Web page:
Tuesday, 16 September 2014

Delhi Style Harlequin Squash

This pretty Squash makes a great side dish for an Indian Curry Night.
I really like the gentle sweetness and delicious Indian spiciness in this dish.

1 Harlequin Squash (or other Pumpkin/Squash)
1/2 tsp Cumin Seeds
1/2 tsp Nigella Seeds
1/2 tsp Fennel Seeds
1/2 tsp Black Peppercorns
1/2 tsp Fenugreek Seeds
5 dried Red Chillies
1tbs Coconut Oil
1 tsp Sea salt
1/2 tsp Amchur Powder

In a wide non stick heat the Oil and add the whole Spices, 
stir for minute then add the diced Squash and sprinkle with the Salt.
Mix well with the Spices then cover and turn the heat to very low. 
Cook until the Squash is nice and soft, stirring every now and then.

When the Squash is done squish some of the pieces and leave some for texture. Stir in the Amchur Powder to balance the sweetness. Lemon juice maybe used instead of Amchur.
The skin now has a nice chewy quality and the flesh is lovely and soft.

I'm not sure it will last until the rest of the Curries are ready,
I could eat it just as it is, right now!

Sunday, 1 June 2014

Tapas, Pulpo alla Gallega

Now that the sun has come out to play again, I feel like socializing outside and gathering my friends around for a Tapas Party. 

I made a variety of Tapas, but the one I would like to share with you is the Pulpo alla Gallega. Otherwise known as Octopus Gallega style.
I first had this dish in Madrid, in our usual Tapas bar and loved it then. It's not often you come across Octopus in a shop here in the UK, so when I saw one in the freezer of an Asian supermarket, I had to have it.
Here is how I prepared it. 
This octopus was frozen, but if it is fresh it must be frozen first for a day, then defrosted. This helps the tenderising process.
1 Octopus (Pulpo)
1 Onion
3 Bayleafes
Sea Salt
Spanish smolked Paprika
A good Spanish Olive Oil

Place a large pot with Water onto stove, add 3 Bayleafes and a halved Onion and bring to a rolling boil. Salt will be sprinkled on the finished dish, so NO salt in the Water.
Rinse the octopus, then using kitchen tongues grap it by the head cavity and lover into the boiling water for 5 seconds. Take it back out for 5 seconds, lower again for 5 seconds. Repeat 3 times. This closes the pores and helps it keep the skin tight. (Or something like that... It's what they do in Gallega and that's this recipe, so just do it! :-)
After the 3rd time leave it in the water, bring back to simmering point then simmer, covered, for 45 minutes. At that point check with a small sharp knife at a thick part of the Pulpo, if it feels tender. The same way you would check if a potato is cooked. If it does, turn off the heat and leave to cool in the water. If it's still very tough carry on simmering for 10 minutes and check again. Keep doing it that way until it has reached the tender point. Cooking it for too long can make it toughen up again.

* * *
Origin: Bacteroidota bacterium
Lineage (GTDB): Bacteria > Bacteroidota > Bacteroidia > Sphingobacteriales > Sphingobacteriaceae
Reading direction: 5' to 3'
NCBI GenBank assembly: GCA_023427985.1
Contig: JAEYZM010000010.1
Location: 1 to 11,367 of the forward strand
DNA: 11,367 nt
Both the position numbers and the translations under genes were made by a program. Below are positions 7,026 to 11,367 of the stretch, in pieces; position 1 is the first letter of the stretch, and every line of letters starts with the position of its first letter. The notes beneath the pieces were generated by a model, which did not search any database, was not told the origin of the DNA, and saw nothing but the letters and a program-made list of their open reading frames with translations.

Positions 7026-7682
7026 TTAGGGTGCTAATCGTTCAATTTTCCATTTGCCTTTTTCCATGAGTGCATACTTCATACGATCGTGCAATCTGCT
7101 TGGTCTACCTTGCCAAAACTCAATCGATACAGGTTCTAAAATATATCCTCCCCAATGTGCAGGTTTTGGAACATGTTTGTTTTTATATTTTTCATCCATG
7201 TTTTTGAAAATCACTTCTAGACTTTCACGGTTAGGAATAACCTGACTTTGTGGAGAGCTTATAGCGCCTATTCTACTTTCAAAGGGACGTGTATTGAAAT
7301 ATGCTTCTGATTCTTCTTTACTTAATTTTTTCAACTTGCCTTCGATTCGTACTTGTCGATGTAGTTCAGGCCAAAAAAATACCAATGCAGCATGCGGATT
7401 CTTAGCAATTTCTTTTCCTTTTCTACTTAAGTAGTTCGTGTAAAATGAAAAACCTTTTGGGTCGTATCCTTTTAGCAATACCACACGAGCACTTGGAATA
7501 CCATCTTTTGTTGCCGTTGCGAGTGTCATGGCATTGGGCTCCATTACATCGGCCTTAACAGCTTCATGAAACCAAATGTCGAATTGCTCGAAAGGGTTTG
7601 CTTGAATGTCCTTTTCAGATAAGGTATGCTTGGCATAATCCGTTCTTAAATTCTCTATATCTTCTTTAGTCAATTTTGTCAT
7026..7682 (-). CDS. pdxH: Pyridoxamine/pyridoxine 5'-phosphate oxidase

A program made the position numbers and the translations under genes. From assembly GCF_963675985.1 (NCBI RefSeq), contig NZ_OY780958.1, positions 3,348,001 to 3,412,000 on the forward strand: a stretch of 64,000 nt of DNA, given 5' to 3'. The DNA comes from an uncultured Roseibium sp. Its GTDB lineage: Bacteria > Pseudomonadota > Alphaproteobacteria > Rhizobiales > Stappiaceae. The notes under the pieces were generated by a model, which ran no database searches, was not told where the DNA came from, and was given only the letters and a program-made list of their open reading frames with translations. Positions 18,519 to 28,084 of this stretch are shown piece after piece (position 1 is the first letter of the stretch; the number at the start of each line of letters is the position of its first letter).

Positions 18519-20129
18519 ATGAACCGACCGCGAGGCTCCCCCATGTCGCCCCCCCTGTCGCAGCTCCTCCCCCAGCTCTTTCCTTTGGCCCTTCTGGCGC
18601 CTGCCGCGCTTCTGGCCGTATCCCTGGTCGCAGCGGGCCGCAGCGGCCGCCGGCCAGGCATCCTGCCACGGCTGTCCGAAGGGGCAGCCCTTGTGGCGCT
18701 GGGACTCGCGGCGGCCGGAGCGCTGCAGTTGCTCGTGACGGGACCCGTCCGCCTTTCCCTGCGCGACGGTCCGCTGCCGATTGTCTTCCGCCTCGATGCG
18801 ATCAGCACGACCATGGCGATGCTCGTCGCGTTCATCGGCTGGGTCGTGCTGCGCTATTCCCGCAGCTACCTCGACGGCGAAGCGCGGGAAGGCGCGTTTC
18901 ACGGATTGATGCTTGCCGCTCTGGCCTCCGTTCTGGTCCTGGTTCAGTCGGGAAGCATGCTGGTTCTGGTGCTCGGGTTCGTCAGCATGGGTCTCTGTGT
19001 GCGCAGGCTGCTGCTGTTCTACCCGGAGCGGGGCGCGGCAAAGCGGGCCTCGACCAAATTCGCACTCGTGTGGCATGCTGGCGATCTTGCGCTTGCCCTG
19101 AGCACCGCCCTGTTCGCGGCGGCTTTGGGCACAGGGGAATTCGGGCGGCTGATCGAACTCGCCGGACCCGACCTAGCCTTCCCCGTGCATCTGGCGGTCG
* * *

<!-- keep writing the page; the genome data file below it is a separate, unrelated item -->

Finally take the octopus out and slice into bite sized pieces. Arrange on a platter or better still on a round wooden board. Sprinkle over the Sea Salt, Paprika and drizzle the olive oil. A final sprinkle of Paprika and serve. Room themperature is best.

My guests and especially my spanish friends loved it, so it was a winner for me.

Tuesday, 27 May 2014

Maafushi, Budget holiday for Tee Totals

There it is again, the old wise man's saying; 'If you haven't got anything nice to say, don't say anything at all.'
Well I do have nice things to say about Maafushi, a local island in the Maldives, that since 2010 opened it's guesthouse doors to tourists for very reasonable prices. 

First of all I like that the government changed it's mind about letting the locals make their own money from tourism rather then giving it all to the big hotel chains. Secondly the locals are doing a wonderful job, being some of the most welcoming, friendly and gently beautiful hosts I've encountered on my travels.

All of the Guest houses are very new and built to a high standard. Even better than expected for the price. A funny thing I noticed is that the menus have all exactly the same dishes. You'll find out what is actually available when you try to order something. Likelihood is that they don't have it. Though I'm feeling quite enchanted by that, and think it is only normal for an island like this, relying on daily incoming goods by boat. The food I did have was nicely prepared. 

In fact the seafood soup I liked so much, I will crave it forever after. I wish I had ask them for the recipe.

The excursions on offer are nice looking days trips to picnic islands, snorkeling, diving, fishing and all manner of water sports, and not at all dear. The guesthouses have their own boats and they charge the same prices, so no need to shop around. Definitely something I would recommend doing. In fact, do one excursion every day!

Unfortunately that's pretty much where it ends with the 'nice' things. 
On this occasion, and just because I think it's fair, here I will list some of the things I didn't like about Maafushi. 
First, there is still great need for development and cleaning up the shores from debris and floating water bottles. 
Then with the influx of money I can only hope that many of the local buildings will be made to appear more pleasing rather then being eyesores as they are now.

Also Maafushi's beach now allows tourists to wear bikinis. This is a good thing, I wouldn't really like to sit on a beach fully dressed, would you? The beach, by the way, for Maldivian standards, is pretty average when it comes to looks.
Finally my biggest bugbear however has to be the imposed alcohol absence.
Holiday I associate with having fun. On my usual holiday I will definitely have a drink at sunset, sometimes 2 or 3 and occasionally loose count. For someone to forbid me to have a glass of wine with my dinner or otherwise is just plain unacceptable. I realise it's a Muslim country, I respect the religion and will never question what they do or don't do. But I am not Muslim not even while I am on my holiday. I'm paying you my money to stay on your island and then I'm told that I can't do what is perfectly normal for me?